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Blackcat31 12:33 PM 06-28-2016
Originally Posted by Cat Herder:
Go old school.

Active ignore.

"Go play toys"

No further discussion. You are busy.

No further power play.
This ^^

Anything else and you are simply giving him attention.

As for mom/dad allowing him to do certain things, I'd straight up say "He knows that he is not allowed to do X because I said so."

Sadly sometimes you have to let parents know YOU are the boss in your business/house too.
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EntropyControlSpecialist 12:34 PM 06-28-2016
Thanks for all the advice! I will give it a go and see how it goes.

I have also been correcting it when the parent tries to manipulate around my rules but they still do it once I turn my back and leave. I can still SEE them from the toy room to the entryway. The child hasn't had computer time here (5 minutes per day) due to his lack of following the rules. Every day he walks in and announces that he followed the rules ENTERING. I tell him, "Yesterday evening you DIDN'T follow the rules when you ___." to which he replies, "Today, I followed the rules." It can go on endlessly because he LOVES to argue. I just say, "We've already discussed this. Play time."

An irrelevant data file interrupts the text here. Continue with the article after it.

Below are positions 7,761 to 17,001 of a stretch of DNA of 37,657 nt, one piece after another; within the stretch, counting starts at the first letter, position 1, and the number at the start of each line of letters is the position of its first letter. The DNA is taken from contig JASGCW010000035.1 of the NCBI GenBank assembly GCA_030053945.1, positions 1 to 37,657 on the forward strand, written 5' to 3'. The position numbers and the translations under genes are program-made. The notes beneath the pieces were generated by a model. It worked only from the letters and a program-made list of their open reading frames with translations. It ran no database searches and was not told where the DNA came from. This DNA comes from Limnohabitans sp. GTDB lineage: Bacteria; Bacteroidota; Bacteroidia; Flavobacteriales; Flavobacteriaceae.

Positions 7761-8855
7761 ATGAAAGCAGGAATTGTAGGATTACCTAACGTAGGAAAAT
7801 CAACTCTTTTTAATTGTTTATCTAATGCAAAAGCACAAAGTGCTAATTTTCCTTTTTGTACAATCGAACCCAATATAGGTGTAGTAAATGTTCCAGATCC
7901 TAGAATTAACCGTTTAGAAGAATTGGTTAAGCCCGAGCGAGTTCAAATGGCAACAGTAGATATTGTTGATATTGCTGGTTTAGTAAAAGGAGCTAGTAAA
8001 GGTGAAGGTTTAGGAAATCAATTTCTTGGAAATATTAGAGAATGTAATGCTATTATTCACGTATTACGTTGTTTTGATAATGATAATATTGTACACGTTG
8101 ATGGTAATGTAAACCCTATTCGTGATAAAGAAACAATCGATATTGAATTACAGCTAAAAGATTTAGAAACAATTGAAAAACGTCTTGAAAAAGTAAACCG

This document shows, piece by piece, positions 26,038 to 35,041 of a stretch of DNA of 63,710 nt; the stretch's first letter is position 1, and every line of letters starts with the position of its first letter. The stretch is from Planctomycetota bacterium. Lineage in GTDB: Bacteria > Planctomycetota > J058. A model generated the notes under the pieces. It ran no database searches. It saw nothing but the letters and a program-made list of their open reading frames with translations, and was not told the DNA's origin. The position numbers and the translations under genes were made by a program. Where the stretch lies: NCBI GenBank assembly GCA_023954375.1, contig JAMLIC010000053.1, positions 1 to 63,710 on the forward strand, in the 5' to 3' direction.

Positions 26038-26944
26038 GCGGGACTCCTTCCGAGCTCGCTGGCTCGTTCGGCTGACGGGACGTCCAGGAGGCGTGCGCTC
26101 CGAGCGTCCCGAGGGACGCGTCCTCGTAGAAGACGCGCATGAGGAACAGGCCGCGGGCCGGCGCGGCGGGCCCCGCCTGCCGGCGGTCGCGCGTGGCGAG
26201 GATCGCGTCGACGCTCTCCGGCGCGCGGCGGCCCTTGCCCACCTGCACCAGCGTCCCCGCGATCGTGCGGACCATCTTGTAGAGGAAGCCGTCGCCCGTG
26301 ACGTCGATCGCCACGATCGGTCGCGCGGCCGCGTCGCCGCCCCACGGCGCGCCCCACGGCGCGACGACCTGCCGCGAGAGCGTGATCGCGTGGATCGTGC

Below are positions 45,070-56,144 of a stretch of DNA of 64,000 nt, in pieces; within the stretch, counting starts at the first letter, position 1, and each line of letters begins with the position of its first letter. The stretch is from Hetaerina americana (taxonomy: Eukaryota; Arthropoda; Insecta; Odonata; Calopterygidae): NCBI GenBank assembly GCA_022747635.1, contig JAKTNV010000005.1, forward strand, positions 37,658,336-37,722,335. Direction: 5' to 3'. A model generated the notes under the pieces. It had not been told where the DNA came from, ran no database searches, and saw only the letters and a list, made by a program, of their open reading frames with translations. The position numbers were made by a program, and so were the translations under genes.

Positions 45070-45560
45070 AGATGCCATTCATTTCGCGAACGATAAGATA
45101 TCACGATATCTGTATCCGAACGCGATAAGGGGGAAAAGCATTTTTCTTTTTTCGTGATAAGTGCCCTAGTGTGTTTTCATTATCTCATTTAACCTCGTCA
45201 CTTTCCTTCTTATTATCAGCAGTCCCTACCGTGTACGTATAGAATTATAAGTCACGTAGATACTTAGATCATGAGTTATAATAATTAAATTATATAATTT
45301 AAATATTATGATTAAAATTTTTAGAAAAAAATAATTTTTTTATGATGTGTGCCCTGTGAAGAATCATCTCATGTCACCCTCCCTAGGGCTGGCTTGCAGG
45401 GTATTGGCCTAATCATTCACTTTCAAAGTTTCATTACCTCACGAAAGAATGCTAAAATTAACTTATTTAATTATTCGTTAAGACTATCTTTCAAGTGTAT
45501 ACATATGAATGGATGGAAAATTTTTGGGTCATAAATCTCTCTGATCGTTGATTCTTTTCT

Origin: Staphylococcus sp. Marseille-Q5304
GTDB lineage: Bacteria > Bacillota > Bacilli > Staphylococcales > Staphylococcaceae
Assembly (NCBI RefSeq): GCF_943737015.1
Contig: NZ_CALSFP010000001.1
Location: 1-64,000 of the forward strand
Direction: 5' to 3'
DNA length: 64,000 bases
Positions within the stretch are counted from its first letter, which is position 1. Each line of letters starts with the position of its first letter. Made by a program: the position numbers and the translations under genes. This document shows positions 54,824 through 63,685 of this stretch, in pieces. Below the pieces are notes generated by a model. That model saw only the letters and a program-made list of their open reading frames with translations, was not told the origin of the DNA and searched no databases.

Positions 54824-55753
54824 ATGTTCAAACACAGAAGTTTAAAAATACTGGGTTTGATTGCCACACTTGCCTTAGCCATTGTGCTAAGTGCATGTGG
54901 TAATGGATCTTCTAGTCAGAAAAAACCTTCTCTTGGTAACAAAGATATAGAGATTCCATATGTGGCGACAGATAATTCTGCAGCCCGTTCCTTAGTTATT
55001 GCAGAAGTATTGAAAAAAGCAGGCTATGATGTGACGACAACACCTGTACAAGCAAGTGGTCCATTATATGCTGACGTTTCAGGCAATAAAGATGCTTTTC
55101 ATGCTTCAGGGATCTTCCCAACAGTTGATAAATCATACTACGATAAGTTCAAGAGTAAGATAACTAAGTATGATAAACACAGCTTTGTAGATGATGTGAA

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Blackcat31 12:35 PM 06-28-2016
Originally Posted by EntropyControlSpecialist:

Unfortunately, they ARE undermining my authority. For example:
Me: "Please do not touch the doorknob."
Child: "Dad, can I touch the doorknob?"
Dad: "Okay, son."
Me: "No, I'm sorry but at preschool he cannot touch the front door."
Child: "Dad, I can touch it right?"
Dad: "You can help me close it from the outside just don't touch the inside."
You: "Dad, it is important that you do not give him permission to do things I just told him he cannot do. Helping you do exactly what he isn't suppose to do is NOT helping the situation. Please do not do that again."

Then just give the "I mean business" look.
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Rockgirl 12:37 PM 06-28-2016
Maybe it's time to have a discussion with the parents about it, letting them know you will no longer tolerate the undermining.
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Unregistered 12:40 PM 06-28-2016
I had one like this where ignoring didn't work. So I used it back on him. Every time he said, "my mom says...", I would confuse him by saying something MY mom told me. He would just look at me like, "whaaaaat?" It got old quick for him.